10. Gail says:

    I’ve noticed that lichen recently…it’s wonderful! Love all the photos. gail

    Hi Gail, thanks for using some of your fifteen here to comment. I do appreciate it, my friend. The lichen is everywhere, but only the one spot has the red caps. I was actually unaware of it at first, just shooting the lichen and noticed the red when I got on my knees for the close up.

  11. You are having so much fun! Love these fun musing with photographic characters that bring your words to life. πŸ™‚
    You made me smile this morning!

    Hi Cameron, thanks, that was a fun day, finally getting outside with the camera. We are hoping for sunshine today, it helps the pictures to have some, not to mention what it does for the photographer. πŸ™‚

  12. Diana says:

    Frances, the reds in the winter’s garden display the lingering beauty, but the lichen, your “too cool for school” is an amazing photo!

    Hi Diana, thanks so much. The camera does not really care for the color red, it is hard to get a clear shot with the color right. The lichen is a red orange, really a nice contrast to the light green. Nature is so good with color. πŸ™‚

  13. Steve says:

    I’ve never been a huge fan of Calluna, the truth is, but you sure did make that one look good, Frances. The Lichen, however, could launch a thousand posts! Looks like a small city, fer Pete Sakes, in those killer close-ups you take. Absolutely astonishing, actually. Love it.

    Hi Steve, thanks so much, you say the nicest things. πŸ™‚ The Callunas without colorful foliage are a drab lot, I agree. Even the Ericas are being removed, they just don’t have enough punch. We have several heathers that are supposed to be bright in winter, Blazeaway, Multicolor are two that barely change. But Firefly is the queen of winter, and Sunset a close second. The lichen do look like a miniature village, there are several different shapes on that one board. Hard to see outside, but blowing up the photos really reveals the intricasies.

  14. I love all your reds Frances… will you be having an orange post next?? LOL! I am most captivated by your lichen! I have often … over the years… gotten on my knees to see these little forests of red blooming Dr. Seuss trees! One can just imagine the little creatures running around in that world. I had never gotten a great photo like yours!! Simply Marvelous!! ;>)

    Hi Carol, thanks. I actually had the draft for this post before seeing all the rainbows and thought about morphing it into something else. But we were ready for a lighthearted and easy story after the last couple of weighty tomes. Sometimes the camera likes what it sees, after a hundred shots. πŸ™‚

  15. Very neat lichen! I’ve not seen one with the red like that.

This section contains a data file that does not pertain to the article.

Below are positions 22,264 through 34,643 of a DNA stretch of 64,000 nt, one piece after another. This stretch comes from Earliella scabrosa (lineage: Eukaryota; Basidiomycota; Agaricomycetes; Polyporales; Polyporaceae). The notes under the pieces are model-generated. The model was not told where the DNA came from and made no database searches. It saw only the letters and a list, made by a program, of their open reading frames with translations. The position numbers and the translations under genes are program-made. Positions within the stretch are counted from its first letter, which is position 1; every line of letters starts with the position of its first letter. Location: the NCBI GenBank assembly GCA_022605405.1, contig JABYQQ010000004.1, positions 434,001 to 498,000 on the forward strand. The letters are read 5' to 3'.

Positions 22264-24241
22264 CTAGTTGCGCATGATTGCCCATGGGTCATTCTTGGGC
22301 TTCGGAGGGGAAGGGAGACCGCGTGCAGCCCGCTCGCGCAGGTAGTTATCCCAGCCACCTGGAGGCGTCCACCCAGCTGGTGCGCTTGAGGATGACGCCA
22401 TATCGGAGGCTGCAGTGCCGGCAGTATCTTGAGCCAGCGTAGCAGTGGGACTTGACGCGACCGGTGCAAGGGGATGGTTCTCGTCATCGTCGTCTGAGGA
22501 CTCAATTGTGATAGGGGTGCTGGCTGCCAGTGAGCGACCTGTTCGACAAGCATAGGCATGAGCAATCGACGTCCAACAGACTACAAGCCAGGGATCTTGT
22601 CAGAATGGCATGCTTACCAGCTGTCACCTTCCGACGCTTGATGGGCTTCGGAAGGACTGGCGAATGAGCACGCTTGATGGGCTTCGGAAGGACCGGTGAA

Thanks Dave. If I have seen it before, I didn’t take a picture of it. Fun to know the name too.

  16. Daphne says:

    Wow I love the red lichen spores. I’ve never seen them before.

    Thanks Daphne. They are very interesting, and very tiny. I did not notice them until getting up close and personal with the lichen for a macro. When I went back later, I thought they had disappeared, but getting down on the ground once again, saw them.

  17. tina says:

    Pretty good rhyming and quite funny!

    Thanks Tina. The poetry is appalling, but we were going for a lighthearted post. πŸ™‚

  18. Kathy Stilwell says:

    What fun!
    Red in the dead of winter…living in lichen even. I’m going to have to go see if I can find some here!

    Hi Kathy, thanks. Look on wood, cedar if you have it. You’ll need to look very closely, this stuff is tiny, these shots are extreme close ups. πŸ™‚

  19. Rosey says:

    You are a fantastic poet! I enjoyed this post a lot! The lichen is very picturesque…that’s a keeper.

    HA Rosey, thanks. The lichen was such a surprise, and it is nice to know the name of it too. Very unique.

  20. Hello Frances,

    I am really enjoying the photos of Witch Hazel that you and other bloggers have been posting. It is a fascinating looking flower. Of course, your other plants are so colorful too :^)

    Thanks Noelle. It is very difficult to get a good photograph of the witch hazel with the angle of the sun the way it is, either too sunny or too shady. Or maybe it just needs to open more fully. I get so excited when it blooms in the dead of winter. The blooms look like curled up crepe paper. Now if only I could capture that properly…. πŸ™‚

  21. Willow says:

    Beautiful pics. We have a redtwig dogwood in our yard and I love how it looks in the dead of winter.